Answers to the “Where Do You See Yourself in Five Years?” Question
Christina Macres | Excelle
Tip #2: Be realistic and motivated.
It doesn’t matter how well you answer the five-year question, if you don’t answer it realistically, you’ll lose the respect of your interviewer. For example, it’s probably not the best idea to announce that you’d like to be creative director in five years during your internship interview. Once you’ve presented yourself as unrealistic, good luck trying to get your interviewer to take the rest of your interview seriously.
Tip #3: Communicate that you’re in it for the long haul.
Many interviewers ask this dreaded question to decipher whether you’re just settling for the position or using it as stepping stone for bigger, better opportunities. Assure your interviewer that you’re looking to make a long-term commitment to the company and your career. Do this by stating goals clearly. Make sure to convey that you believe future success comes with everyday excellence. You can steal that last part if you want.
Tip #4: Demonstrate that you’ve read the job description.
Nothing irks an interviewer or is more disappointing than a potential employee who hasn’t done their homework. Not only are you not equipped for the conversation you’re about to have, you’re also confirming that you like wasting people’s time and looking totally unprepared.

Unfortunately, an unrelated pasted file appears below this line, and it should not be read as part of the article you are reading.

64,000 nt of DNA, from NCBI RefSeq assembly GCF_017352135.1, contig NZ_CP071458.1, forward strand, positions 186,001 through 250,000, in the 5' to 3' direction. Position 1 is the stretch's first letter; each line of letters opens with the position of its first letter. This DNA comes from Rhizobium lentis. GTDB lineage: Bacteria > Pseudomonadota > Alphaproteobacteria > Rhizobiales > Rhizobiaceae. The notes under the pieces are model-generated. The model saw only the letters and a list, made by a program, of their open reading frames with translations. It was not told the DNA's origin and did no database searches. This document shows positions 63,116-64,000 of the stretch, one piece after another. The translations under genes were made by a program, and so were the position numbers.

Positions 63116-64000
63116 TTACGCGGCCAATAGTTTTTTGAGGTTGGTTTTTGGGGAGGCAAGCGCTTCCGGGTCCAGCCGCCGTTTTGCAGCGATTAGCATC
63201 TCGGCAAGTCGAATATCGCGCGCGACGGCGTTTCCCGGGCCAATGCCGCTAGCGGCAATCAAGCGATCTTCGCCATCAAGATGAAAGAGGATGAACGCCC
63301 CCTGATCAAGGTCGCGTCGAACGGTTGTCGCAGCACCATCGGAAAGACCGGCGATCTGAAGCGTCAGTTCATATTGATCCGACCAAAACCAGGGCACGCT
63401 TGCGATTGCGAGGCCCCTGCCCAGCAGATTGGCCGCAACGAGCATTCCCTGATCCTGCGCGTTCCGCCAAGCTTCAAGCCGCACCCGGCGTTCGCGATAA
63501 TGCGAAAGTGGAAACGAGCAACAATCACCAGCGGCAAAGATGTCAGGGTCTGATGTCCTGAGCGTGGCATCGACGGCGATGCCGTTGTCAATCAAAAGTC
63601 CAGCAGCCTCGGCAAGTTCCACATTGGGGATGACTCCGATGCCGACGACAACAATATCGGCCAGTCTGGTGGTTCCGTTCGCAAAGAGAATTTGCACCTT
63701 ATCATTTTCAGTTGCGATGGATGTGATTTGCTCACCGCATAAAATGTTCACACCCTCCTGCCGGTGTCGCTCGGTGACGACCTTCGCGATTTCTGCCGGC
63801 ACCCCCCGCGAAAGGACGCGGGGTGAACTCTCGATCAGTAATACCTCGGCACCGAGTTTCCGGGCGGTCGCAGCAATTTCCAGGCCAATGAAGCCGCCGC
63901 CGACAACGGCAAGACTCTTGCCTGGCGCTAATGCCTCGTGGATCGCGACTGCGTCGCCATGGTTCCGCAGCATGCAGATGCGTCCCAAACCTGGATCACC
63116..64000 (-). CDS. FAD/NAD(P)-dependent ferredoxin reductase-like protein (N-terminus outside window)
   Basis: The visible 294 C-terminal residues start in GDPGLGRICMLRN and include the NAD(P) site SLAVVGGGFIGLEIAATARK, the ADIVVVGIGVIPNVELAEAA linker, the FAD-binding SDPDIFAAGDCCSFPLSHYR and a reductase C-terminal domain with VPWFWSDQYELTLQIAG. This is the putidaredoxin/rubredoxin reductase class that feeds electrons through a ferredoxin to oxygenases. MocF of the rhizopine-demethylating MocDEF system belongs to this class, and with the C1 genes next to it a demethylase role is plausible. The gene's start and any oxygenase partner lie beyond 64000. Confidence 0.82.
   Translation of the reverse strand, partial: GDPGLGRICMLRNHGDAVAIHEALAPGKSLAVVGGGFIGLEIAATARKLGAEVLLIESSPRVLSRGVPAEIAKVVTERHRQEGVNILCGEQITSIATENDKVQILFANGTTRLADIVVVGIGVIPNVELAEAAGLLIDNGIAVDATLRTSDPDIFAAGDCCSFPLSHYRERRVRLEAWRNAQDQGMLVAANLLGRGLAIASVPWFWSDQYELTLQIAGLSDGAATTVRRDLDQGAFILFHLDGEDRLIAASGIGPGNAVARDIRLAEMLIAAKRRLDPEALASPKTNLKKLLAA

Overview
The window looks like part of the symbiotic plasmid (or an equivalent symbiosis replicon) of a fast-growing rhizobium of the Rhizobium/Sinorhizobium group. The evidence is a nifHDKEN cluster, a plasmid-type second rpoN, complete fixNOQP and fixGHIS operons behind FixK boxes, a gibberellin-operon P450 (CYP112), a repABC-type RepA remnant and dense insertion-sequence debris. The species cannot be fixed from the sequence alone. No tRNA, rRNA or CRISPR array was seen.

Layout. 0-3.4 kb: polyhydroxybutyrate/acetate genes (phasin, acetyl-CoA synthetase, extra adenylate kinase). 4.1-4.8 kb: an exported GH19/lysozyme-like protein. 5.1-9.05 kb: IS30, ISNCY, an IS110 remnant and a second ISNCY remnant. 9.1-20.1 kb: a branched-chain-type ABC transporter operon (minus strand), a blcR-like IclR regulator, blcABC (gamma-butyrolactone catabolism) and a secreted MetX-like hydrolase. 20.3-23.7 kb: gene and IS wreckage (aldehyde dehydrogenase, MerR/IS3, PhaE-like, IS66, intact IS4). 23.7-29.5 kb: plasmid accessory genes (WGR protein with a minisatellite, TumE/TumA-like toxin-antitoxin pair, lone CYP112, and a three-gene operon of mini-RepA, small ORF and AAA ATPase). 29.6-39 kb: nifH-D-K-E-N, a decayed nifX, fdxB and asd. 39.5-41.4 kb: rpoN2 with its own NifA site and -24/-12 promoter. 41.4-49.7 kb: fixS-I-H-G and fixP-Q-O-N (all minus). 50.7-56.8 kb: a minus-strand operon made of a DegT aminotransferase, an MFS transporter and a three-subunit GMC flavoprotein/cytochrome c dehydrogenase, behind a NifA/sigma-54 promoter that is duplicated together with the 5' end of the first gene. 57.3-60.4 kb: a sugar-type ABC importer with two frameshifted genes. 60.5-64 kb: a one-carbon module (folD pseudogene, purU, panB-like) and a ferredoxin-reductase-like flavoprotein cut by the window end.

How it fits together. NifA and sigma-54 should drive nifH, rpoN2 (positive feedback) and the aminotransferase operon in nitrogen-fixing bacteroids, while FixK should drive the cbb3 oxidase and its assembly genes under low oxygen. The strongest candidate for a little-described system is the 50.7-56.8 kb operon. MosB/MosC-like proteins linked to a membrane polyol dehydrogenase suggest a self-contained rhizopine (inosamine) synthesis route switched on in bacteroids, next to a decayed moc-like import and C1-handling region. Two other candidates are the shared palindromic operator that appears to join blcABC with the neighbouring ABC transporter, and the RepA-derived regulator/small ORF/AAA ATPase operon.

What you’re really doing if you don’t prepare and research? You’re just making the interview that much harder on yourself.
Good Idea: Use the company’s strengths to capitalize on your own. For instance, if the company is largely team-based, mention that you’re a good team player and work best in collaborative environments. While you’re answering, use the specific duties listed in the job description to formulate professional goals. Your interviewer will like that you’re knowledgeable and that your goals fit with those of the company.
Remember, going into the interview you should have a clear idea of the working environment, the environment you work best in, and what interests you about the job. This way you can meld those answers into the inevitable “Where will you be in five years?” question.
Tip #5: Walk a fine line.
Meaning, don’t overshare or be too descriptive when describing the next five years of your professional life. Interviewees tend to answer this question either in a personal nature or by delving into the innermost yearnings of what they want for their future careers. Don’t do it! The first response comes off as unprofessional; the second, whiny.
Without going into great detail or mentioning specific positions, communicate to the interviewer that you are motivated, knowledgeable, and eager to take on the position.
Tie your future goals to the potential position and the company’s vision and you’re golden.